In Chapter One of his notes (March 2002) Thurston says:

If $K$ is the trivial knot the cyclic branched covers are $S^3$. It seems intuitively obvious (but it is not known) that this is the only way $S^3$ can be obtained as a cyclic branched covering of itself over a knot.

This sentence sounds a little bit enigmatic to me. Is he saying that (we expect that) "if $K \subset S^3$ is such that all its cyclic branched covers are $S^3$ then $K$ is the unknot", or that "if for some $k\geq 2$ the $k$-fold cyclic branched cover over $K$ is $S^3$ then $K$ is the unknot"?

I would like to know which is the state of the art this conjecture. In particular if $S^3$ can appear as a branched cover over a non-trivial knot I would like to see some (families of) examples.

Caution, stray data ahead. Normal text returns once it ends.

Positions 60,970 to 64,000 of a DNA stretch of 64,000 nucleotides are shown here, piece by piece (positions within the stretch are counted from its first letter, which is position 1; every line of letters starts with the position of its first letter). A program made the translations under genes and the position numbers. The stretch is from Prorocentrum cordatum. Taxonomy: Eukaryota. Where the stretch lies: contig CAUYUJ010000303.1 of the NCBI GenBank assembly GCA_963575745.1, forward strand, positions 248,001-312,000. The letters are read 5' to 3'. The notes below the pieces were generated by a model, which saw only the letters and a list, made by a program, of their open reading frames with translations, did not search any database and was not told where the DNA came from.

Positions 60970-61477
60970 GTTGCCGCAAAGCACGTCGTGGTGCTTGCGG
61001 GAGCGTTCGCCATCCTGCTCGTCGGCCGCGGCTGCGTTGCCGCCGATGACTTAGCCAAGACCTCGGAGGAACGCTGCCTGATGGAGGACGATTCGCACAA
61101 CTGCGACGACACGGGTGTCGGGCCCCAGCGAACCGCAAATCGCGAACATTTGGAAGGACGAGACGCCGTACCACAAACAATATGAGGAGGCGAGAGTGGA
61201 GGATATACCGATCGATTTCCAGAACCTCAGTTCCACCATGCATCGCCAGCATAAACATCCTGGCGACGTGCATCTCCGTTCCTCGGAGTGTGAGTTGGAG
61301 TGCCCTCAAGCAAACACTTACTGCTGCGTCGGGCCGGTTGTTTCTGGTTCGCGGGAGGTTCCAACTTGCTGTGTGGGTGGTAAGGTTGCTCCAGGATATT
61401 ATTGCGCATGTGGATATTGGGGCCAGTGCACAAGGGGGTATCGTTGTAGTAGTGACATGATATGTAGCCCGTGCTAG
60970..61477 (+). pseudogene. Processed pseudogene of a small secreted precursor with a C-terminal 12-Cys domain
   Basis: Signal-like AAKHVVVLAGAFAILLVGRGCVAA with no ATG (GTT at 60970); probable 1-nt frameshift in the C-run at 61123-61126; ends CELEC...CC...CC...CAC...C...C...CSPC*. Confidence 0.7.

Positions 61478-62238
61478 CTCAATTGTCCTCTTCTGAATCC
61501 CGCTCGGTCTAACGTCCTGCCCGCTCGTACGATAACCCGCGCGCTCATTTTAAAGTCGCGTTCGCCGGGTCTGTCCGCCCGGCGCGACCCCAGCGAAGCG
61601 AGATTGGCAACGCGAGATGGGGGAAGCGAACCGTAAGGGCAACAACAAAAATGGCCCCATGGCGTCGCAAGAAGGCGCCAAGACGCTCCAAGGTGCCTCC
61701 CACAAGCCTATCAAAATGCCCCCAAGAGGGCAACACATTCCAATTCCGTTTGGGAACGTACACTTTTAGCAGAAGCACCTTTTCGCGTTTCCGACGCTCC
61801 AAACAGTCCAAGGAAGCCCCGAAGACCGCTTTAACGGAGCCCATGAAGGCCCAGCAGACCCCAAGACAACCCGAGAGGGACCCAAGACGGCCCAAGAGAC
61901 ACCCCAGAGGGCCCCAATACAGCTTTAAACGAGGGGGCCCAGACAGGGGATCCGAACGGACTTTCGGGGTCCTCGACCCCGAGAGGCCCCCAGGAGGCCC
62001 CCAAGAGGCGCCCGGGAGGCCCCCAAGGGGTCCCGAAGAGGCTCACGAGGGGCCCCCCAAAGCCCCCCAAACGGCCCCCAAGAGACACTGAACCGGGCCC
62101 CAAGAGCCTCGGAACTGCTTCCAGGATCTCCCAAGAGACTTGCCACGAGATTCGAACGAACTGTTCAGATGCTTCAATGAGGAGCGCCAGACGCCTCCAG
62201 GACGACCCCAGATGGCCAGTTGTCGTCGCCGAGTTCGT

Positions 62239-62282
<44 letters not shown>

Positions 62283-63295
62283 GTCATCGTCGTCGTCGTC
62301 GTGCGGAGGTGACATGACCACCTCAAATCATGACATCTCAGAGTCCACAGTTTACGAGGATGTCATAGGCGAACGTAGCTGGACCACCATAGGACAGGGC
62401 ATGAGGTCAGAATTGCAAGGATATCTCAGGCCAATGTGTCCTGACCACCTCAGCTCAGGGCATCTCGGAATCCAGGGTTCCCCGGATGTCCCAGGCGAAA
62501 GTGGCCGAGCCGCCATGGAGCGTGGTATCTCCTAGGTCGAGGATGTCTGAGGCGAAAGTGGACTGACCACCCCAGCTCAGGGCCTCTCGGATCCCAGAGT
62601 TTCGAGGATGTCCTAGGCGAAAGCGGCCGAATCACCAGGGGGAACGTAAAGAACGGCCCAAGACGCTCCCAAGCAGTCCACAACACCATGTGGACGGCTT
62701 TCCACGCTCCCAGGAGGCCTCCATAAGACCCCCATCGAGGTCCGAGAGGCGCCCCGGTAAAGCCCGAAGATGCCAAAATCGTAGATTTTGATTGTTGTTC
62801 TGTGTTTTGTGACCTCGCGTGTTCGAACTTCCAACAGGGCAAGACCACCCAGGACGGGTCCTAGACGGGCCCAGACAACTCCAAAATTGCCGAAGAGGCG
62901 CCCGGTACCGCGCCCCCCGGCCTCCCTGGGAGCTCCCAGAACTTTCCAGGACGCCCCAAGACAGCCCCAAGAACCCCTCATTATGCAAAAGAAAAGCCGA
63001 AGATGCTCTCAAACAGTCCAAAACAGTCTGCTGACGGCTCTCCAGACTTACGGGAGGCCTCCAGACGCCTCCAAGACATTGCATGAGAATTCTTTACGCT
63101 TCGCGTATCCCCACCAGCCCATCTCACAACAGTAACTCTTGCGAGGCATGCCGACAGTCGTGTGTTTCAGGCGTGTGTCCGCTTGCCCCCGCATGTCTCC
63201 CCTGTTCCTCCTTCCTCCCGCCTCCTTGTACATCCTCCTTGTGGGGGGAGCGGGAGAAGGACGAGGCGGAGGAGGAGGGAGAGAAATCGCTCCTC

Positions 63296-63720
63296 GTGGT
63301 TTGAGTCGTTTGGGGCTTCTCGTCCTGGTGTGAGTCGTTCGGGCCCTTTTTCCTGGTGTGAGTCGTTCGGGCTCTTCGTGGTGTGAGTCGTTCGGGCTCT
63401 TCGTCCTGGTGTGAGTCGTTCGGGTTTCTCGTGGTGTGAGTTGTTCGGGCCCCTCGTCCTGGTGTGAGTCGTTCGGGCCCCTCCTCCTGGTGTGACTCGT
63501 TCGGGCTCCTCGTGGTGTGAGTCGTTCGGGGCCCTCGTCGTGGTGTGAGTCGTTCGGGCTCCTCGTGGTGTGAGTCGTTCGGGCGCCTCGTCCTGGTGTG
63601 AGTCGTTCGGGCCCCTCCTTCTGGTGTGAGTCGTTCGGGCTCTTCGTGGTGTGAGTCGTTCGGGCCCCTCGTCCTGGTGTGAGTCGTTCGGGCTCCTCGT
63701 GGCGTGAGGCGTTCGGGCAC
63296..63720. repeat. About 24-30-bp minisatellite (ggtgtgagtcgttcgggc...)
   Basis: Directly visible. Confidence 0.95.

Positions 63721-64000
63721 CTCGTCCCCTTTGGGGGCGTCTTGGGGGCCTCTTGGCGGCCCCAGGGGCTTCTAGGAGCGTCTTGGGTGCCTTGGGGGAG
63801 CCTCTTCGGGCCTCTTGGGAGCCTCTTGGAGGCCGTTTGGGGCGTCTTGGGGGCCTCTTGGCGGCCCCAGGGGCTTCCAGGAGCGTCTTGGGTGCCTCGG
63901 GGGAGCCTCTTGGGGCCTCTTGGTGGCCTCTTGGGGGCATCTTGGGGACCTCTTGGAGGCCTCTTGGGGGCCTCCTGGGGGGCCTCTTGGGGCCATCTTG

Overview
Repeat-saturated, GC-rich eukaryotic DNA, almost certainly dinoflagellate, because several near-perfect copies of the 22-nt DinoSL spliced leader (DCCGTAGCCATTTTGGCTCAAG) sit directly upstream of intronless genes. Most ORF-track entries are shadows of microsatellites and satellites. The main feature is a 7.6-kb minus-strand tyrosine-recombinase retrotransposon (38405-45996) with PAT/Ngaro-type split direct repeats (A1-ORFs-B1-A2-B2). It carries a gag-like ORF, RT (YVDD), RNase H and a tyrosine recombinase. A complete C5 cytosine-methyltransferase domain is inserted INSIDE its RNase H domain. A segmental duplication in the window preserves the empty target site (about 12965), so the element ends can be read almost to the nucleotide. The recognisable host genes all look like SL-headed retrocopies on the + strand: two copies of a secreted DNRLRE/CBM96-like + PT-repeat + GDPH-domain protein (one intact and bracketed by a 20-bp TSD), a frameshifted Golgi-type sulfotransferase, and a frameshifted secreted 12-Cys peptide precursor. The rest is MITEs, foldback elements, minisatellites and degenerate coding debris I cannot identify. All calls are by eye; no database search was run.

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    $\begingroup$ For double covers it is true. It was used by Grove and Wilking in their "A knot characterization and ..." arxiv.org/abs/1304.4827 $\endgroup$ Aug 12, 2016 at 10:57

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The statement that for arbitrary K in $S^3$, if for some $n \ge 2$, the n-fold cyclic branched cover is $S^3$ (or in some versions, a homotopy 3-sphere) then K is the unknot, was known as the Smith conjecture. It was proved around 1979, combining work of many authors: Thurston, Meeks-Yau, Gordon-Litherland, Bass, Shalen, and perhaps others. Its proof was viewed as an early triumph of Thurston's hyperbolization theorem and more generally the power of geometric methods in 3-manifold topology.

The best reference is the 1984 book edited by Morgan and Bass, "The Smith Conjecture". It has lots of background. There are strong generalizations, due to Thurston; google "Thurston's orbifold theorem'.


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